• Set the screen resolution
  • Enable and Disable Overscan (to fix screen resolution issues)
  • Enable and Disable Pixel Doubling (magnifies everything on the screen by a factor of 2)

 

Raspberry Pi Interfaces Tab

 

The Interfaces tab allows you to increase the functionality of your Raspberry Pi depending on the projects that you are attempting, for example, if you want to enable remote access to your Pi then you need to enable “SSH” or if you plan on connecting a Pi Camera then enabling the camera software would be configured here.

 

Raspberry Pi Performance Tab

 

The Performance tab allows you to Overclock the Pi (If Available) and increase the Memory to the GPU (Graphical Processor Unit) to improve the image performance.

 

Raspberry Pi Localisation Tab

 

Finally, the Localisation tab allows you to reconfigure many of the location settings that were made during the initial setup.

Following any changes to these tabs select “OK” and “Restart” if required.

 

Headless Setup (No Monitor or Keyboard)

 

If you are setting up your Raspberry Pi to be Headless then you need to get Raspbian to start the secure shell (ssh) at boot up. To achieve this you need to make a simple addition to the initial image that you load onto the SD card.

To start head to the Raspberry Pi Foundation downloads page and select the Raspbian option, from the image choices download the “Raspbian Stretch” version that you require to your PC.

If you need to format your SD card first then download the SD Formatter for Windows or Mac from the SD Association, follow the instructions to install the software.

Insert your SD card into your PC and then if required launch the SD Formatter, select the SD drive to format, add a volume label (optional) and then select “Format” as shown below.

 

SD Formatter Screen Shot

 

Once the SD card is formatted you need to write the downloaded Raspbian image files to the SD card, this can not be done using drag and drop.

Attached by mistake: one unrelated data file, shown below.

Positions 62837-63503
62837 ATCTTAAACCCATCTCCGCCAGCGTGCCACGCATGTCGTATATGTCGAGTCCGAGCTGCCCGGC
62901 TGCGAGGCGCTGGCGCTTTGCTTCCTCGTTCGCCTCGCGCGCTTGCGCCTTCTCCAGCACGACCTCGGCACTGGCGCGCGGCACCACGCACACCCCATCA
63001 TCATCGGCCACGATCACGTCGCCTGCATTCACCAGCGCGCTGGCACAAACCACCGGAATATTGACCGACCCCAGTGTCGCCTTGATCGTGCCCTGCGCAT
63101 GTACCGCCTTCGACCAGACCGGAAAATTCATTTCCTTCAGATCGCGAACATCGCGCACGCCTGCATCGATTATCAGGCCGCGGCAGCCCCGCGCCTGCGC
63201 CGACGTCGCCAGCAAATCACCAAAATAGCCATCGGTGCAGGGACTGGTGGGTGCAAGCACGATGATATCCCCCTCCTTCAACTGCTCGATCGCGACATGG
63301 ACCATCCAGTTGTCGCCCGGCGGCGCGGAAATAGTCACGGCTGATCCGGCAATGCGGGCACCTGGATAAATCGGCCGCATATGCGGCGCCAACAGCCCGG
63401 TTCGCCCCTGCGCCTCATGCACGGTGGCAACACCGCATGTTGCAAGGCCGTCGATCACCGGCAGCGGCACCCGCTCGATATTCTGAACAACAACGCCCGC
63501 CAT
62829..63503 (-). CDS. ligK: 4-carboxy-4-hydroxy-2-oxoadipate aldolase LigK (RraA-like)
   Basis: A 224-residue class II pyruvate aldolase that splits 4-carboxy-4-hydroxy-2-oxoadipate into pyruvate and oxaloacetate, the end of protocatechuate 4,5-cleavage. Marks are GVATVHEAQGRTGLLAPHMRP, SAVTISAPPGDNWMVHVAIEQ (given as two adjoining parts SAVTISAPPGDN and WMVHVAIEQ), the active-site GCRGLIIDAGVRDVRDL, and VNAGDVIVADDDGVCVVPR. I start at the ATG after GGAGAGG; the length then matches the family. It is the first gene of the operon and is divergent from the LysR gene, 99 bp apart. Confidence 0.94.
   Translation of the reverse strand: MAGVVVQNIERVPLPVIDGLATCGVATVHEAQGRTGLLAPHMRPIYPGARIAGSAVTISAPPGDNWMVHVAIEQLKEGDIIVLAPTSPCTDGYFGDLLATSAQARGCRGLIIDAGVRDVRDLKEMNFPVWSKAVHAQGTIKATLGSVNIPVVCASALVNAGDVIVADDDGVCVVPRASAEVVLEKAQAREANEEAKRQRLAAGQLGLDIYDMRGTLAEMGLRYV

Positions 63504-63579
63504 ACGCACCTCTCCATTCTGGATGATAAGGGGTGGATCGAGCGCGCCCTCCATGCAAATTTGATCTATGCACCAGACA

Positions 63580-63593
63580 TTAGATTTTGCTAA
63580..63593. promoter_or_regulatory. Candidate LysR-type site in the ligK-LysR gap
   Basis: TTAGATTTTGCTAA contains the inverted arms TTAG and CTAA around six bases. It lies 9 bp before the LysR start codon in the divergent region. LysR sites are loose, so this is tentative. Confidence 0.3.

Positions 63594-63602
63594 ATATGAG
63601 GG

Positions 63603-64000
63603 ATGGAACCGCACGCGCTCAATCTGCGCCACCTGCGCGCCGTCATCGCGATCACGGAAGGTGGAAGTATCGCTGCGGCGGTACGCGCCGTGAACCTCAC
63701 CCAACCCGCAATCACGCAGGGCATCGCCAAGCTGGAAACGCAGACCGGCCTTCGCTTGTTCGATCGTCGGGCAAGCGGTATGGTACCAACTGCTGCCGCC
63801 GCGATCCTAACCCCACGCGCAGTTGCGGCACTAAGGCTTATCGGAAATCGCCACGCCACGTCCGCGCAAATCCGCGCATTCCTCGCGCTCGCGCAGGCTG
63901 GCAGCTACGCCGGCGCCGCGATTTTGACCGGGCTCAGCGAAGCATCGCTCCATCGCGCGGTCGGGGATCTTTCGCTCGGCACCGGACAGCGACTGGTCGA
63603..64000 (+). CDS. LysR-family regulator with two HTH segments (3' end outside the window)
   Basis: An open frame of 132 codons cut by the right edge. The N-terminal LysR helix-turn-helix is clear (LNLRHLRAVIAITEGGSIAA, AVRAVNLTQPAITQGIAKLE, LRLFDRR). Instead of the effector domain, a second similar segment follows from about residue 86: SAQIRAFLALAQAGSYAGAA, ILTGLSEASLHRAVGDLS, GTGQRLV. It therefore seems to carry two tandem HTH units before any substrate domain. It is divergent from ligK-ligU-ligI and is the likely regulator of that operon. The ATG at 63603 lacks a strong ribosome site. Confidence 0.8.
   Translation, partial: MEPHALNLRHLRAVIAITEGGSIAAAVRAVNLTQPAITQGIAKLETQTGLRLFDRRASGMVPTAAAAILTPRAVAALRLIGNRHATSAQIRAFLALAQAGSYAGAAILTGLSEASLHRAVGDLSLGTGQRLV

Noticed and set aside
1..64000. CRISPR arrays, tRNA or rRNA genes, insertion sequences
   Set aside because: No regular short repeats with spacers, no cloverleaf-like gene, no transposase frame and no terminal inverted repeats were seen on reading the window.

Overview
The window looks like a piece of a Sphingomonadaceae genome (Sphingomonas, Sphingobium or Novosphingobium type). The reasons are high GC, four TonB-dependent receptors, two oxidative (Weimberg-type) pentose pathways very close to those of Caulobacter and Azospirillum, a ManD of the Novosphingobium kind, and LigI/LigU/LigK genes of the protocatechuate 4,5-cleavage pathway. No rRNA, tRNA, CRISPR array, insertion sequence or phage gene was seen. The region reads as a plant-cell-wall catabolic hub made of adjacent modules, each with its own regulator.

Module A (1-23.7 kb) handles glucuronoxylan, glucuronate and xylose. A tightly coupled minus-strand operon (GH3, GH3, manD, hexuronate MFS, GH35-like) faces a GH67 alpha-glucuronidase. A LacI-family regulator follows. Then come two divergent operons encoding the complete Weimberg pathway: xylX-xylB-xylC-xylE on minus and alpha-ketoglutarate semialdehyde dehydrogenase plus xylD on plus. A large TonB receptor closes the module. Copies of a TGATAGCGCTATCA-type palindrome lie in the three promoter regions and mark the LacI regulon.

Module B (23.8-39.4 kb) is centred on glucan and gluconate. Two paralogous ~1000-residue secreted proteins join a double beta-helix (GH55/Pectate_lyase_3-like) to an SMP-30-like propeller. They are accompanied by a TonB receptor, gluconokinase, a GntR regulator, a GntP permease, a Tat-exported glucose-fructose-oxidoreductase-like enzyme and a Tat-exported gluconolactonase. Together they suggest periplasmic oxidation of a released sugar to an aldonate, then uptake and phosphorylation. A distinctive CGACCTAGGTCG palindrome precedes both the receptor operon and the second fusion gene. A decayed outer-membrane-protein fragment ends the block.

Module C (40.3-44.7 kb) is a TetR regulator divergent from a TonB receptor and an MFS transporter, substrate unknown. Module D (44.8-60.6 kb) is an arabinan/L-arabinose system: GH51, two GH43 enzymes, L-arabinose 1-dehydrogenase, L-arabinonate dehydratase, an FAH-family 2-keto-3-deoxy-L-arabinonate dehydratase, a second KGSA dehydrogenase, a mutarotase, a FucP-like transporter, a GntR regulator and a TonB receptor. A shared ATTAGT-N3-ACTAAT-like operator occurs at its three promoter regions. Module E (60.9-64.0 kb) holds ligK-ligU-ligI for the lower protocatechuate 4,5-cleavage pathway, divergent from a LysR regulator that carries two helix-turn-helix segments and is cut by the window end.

You will need an image writing tool to install the image onto the card, for this purpose, I recommend using “balenaEtcher“, download the program for your operating system (Windows/Mac/Linux) and follow the installation instructions.

Once installed select the downloaded Raspbian zip file from your PC (Etcher can handle .zip or .img files so there is no need to unzip the file downloaded from the Raspberry Pi Foundation).

 

Etcher Select Image Screen

 

Next, if not automatically detected, select the SD card drive you want the image loaded onto.

 

Etcher Select Drive Screen

 

Finally, select “Flash!”, once flashed Etcher will then validate the image and finish writing the image.

 

Note: Flashing the MicroSD card may take some time.

Once you have flashed the SD card successfully, a popup from Windows may appear trying to reformat the unknown file partition you have created, DO NOT FORMAT THE PARTITION, select ‘Cancel’. You may need to remove and re-insert the SD card for your computer to recognize it.

Here’s the extra step, to enable SSH at boot you need to create an empty file call SSH on the SD card, in Windows open Windows Explorer and navigate to the SD Card, right-click in the root folder and select “New – Text Document” and then call it ssh (with no .txt extension). On Mac’s use the terminal to access the SD card and then use touch ssh to create the file.

 

With this completed you can now go ahead and eject the SD card from your computer and insert it into the Pi, connect the Network cable and finally connect the power cable.

You will need to know the IP address of your Pi so you can connect to it, this can be done in several ways depending on your setup. I recommend following the instructions from the Raspberry Pi Foundation.

Finally, you will need some communications software to access your Pi from your PC. A free piece of communications software that you can use is Putty, it is available for both Windows and Mac. Follow the installation instructions and then open the program.

 

Putty login screenshot

 

In Putty enter the IP address of your Pi, select port 22 and ensure that the connection type “SSH” is selected, when you have successfully connected to your Pi you will be required to enter your username and password.

You will now be presented with the command prompt pi@raspberrypi ∼ $

 

Raspberry Pi SSH Login Screen

 

To confirm the Raspbian release that has been installed type in the following command and press enter.

 

Next, we will configure the required options type in the following command and press enter. 

 

You should now be met with the following configuration screen which gives you the ability to configure your Pi with all the same settings that are available from the desktop application.

 

Raspi-Config screen